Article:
• Hipotherapy - It is not so common, but there are some properties of important breeders that have this kind of equipment with a tank where the horses can exercise and recover from some injury.

  • Nowadays it is usual for the farrier to visit the house to look after the horses, but there was a time when properties had their own forge oven to be used when necessary.

  • In some properties it is possible to find a bench or sitting area with a fireplace next to the stables which was used by the breeders to receive their clients or guests to present their horses to them and they could appreciate the qualities of their gaits.

The houses with a horse yard

This type of houses can be easily found in Golegã, National Capital of the Horse.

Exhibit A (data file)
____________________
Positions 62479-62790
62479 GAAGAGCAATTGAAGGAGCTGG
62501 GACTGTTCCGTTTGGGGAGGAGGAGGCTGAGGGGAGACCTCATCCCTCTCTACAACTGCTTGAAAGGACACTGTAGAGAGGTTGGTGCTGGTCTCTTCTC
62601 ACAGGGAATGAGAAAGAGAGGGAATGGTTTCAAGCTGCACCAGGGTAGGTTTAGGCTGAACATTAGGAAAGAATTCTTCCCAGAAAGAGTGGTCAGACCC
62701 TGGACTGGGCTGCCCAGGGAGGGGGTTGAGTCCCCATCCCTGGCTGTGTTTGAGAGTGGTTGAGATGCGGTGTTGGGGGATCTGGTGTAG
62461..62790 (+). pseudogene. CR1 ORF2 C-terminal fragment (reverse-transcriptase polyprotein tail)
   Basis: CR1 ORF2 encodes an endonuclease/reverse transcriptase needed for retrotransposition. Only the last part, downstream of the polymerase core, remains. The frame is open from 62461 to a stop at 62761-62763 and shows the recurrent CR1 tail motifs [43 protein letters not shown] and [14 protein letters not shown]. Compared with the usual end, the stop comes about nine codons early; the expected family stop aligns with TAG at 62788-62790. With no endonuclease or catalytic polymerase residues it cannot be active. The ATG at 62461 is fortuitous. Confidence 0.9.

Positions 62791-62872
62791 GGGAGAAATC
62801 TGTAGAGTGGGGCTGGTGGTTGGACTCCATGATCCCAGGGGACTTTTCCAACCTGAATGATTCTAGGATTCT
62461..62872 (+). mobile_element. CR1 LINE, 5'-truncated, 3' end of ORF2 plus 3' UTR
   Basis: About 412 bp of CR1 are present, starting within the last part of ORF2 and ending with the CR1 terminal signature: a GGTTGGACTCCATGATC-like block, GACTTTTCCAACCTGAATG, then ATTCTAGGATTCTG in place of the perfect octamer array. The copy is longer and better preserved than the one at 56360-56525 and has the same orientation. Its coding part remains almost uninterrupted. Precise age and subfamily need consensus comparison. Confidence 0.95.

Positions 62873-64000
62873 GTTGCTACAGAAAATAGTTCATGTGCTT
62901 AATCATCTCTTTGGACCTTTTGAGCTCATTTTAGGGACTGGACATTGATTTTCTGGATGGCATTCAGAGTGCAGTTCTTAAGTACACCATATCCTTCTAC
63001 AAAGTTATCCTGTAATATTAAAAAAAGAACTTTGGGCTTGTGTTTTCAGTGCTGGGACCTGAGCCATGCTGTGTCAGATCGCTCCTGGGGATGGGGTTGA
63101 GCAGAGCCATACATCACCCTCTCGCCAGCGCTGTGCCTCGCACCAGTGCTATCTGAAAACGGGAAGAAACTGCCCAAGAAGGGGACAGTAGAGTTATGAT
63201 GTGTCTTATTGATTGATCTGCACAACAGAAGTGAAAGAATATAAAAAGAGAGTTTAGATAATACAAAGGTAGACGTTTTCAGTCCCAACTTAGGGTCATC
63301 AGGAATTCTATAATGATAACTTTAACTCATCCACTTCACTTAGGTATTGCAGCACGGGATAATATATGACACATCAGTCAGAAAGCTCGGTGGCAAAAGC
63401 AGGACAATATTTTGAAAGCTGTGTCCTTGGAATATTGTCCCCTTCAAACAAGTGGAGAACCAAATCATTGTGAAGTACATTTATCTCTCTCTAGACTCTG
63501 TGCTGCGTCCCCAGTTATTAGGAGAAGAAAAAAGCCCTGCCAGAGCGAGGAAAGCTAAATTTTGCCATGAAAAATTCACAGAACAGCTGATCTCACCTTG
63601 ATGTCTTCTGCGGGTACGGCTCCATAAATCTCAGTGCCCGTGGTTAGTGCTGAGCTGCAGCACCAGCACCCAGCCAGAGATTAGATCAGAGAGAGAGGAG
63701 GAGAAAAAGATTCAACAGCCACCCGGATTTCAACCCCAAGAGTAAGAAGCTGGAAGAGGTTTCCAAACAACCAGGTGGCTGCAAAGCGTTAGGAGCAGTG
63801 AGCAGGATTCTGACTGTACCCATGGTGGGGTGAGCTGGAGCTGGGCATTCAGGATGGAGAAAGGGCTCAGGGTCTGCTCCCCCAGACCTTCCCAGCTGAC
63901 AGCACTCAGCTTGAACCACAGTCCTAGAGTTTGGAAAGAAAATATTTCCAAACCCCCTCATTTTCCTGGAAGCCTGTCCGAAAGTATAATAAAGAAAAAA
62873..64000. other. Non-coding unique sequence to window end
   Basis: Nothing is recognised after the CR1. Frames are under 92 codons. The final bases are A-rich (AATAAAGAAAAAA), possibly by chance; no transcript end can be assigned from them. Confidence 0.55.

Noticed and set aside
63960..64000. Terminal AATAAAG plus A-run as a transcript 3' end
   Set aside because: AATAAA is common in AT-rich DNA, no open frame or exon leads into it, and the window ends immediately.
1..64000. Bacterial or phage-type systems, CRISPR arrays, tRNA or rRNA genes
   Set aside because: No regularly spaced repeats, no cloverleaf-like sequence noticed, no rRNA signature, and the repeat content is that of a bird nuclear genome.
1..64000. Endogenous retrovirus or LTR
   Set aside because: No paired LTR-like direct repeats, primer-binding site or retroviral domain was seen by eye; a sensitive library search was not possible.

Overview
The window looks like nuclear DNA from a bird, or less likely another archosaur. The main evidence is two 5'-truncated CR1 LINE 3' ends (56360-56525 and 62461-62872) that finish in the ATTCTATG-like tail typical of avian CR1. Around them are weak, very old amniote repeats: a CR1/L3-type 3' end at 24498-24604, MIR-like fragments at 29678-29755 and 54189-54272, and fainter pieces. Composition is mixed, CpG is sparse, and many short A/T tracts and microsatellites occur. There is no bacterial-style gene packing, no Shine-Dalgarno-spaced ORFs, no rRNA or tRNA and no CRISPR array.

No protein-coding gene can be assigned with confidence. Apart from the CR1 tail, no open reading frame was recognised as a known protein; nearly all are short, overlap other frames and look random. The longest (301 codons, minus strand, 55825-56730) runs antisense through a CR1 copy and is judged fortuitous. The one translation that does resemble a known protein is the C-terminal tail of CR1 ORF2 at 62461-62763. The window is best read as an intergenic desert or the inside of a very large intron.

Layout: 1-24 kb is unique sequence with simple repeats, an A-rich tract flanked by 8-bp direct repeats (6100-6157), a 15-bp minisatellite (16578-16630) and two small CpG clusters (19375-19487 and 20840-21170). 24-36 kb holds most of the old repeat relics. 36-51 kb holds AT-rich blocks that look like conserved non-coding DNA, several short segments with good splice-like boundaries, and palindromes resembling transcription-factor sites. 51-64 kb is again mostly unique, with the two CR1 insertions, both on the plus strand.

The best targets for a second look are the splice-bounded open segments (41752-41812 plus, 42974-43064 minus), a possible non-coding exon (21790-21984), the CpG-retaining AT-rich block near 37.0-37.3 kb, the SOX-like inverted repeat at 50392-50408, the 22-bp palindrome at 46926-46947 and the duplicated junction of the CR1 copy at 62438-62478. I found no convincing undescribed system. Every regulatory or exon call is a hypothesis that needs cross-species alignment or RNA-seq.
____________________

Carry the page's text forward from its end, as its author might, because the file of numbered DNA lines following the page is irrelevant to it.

Golegã is a village that has preserved very well its architecture. It is a typical village of this area of Ribatejo, with a traditional architecture and typical colours and buildings that in their majority do not exceed the 3 floors.

Unlike other national towns and cities, in Golegã horse riding is practised all year round, one of the main squares is an open ring where you can see people riding horses or riding in a horse cart every day.

In this case it is not necessary to have the complete equipment for the practice of this modality, it is enough to have in your house a space where the horse can be.

This is how the houses with a patio appear. Basically, an annex is created in the house where the stalls are built, and all the necessary storage for the equipment is created. There are very interesting examples of patios which are very well designed and whose architecture articulates perfectly with the architecture of the main house.

This type of yard was born from the need of many breeders to have a space at home to keep the horses they were going to trade, or the excellent specimens of their Stud Farm.

They are therefore originally spaces for receiving people and very well cared for and integrated into the main house.